The Trust

 

Left to right: Steve Corkill Treasurer, Adrienne Hickey Secretary, Mary Lawn,
Julie Morgan, Paul Bourke, David Tamatea, David Lusk, Dan Holmes Chairperson,
Lynda Corkill.


The Coastal Taranaki Health Care was estabished in June 2006 when a group of concerned people came together to ensure there would be a primary health care medical facility in Opunake township for the benefit of the Coastal Taranaki Community.

A considerable amount of research and consultation was carried out by the trust to determine the requirement for health services and appropriate delivery option. Visits weremade to Patea, Eltham and Waitara Medical Centres. At this time the town had two GP practices and soon after its formation one of the GPs retired and sold his practice to the current GP.

The trust, after hosting a successful community health meeting, to provide general information
on nutrition, drugs and alcohol during April 2008, went into recess. However, the trust was approached in 2010 by a local person to support him in his proposal to seek funding under the umbrella of the Coastal Taranaki Health care for a pilot programme for youth and adult mental health in the South Taranaki area.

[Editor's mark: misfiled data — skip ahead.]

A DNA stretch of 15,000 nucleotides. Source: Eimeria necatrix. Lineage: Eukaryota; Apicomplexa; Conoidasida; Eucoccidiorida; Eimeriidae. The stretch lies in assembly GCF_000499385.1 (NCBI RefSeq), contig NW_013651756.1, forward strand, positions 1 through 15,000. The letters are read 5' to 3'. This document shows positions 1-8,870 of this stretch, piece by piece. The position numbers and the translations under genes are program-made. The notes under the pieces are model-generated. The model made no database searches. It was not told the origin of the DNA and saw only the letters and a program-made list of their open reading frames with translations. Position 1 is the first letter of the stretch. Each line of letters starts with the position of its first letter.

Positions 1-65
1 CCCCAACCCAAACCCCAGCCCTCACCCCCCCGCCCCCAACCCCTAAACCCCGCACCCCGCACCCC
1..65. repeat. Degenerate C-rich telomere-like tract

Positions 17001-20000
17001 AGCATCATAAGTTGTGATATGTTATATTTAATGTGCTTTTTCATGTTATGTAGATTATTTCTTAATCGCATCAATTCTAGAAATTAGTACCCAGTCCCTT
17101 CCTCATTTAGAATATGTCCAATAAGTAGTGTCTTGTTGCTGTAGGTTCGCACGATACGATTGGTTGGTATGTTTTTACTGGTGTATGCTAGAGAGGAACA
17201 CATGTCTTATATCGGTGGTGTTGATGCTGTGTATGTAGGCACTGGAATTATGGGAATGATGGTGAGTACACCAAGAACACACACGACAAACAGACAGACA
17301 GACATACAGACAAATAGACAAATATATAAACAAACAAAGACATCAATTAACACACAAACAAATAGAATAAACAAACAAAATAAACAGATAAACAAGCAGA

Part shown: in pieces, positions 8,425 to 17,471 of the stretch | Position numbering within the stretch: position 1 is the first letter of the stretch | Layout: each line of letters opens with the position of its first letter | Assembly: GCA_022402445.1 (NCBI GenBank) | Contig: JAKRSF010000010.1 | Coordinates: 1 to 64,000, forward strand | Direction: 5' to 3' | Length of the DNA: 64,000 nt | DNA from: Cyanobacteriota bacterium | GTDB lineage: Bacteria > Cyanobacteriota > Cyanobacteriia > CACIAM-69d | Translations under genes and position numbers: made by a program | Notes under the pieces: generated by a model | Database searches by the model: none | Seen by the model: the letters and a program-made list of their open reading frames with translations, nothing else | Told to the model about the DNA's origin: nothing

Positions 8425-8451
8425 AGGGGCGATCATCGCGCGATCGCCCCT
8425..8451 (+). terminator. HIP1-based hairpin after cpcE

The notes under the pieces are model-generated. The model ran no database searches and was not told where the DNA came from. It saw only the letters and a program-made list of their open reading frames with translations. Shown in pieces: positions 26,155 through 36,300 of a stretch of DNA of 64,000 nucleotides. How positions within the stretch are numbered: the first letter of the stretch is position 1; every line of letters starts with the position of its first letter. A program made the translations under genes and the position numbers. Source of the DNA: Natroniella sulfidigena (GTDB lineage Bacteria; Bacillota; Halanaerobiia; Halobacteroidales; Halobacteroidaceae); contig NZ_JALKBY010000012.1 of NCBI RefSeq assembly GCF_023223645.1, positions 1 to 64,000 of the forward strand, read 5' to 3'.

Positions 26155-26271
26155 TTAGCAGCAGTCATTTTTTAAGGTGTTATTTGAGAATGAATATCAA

At about the same time the existing GP also approached the trust to explain his difficulty in providing an appropriate medical care for the community in the current Medical Centre building which is leased and subject to "landbank" conditions. The building is in a poor state of repair and it was becoming difficult to attract doctors to the area. PHO restructuring was underway and funding was being directed into communites it had become an ideal time to look at a facility that can bring all the various umbrella groups under one roof in an intergrated purpose built facility.

For Coastal Taranaki, it represents a true hub or one-stop ‘shop’ of health and wellbeing. Construction began on the 900 sqm building in May 2014 and work was completed in April 2015.

The idea of a central hub gathered momentum when one of the town’s GPs retired in 2010, and the second GP indicated that his site was becoming unsuitable.

 

 

The project cost about $2.25 million, the project has been supported by grants from the TSB Community Trust and the Lotteries Community Facilities Fund.  Local people have also embraced the project, and supported the fundraising efforts.  One charity event for example raised $70,000, and in addition, pledges and individual donations have been made with donations still coming in.


Now that building has been completed, trustees say it’s a real talking point. Individuals and some businesses have donated equipment and time.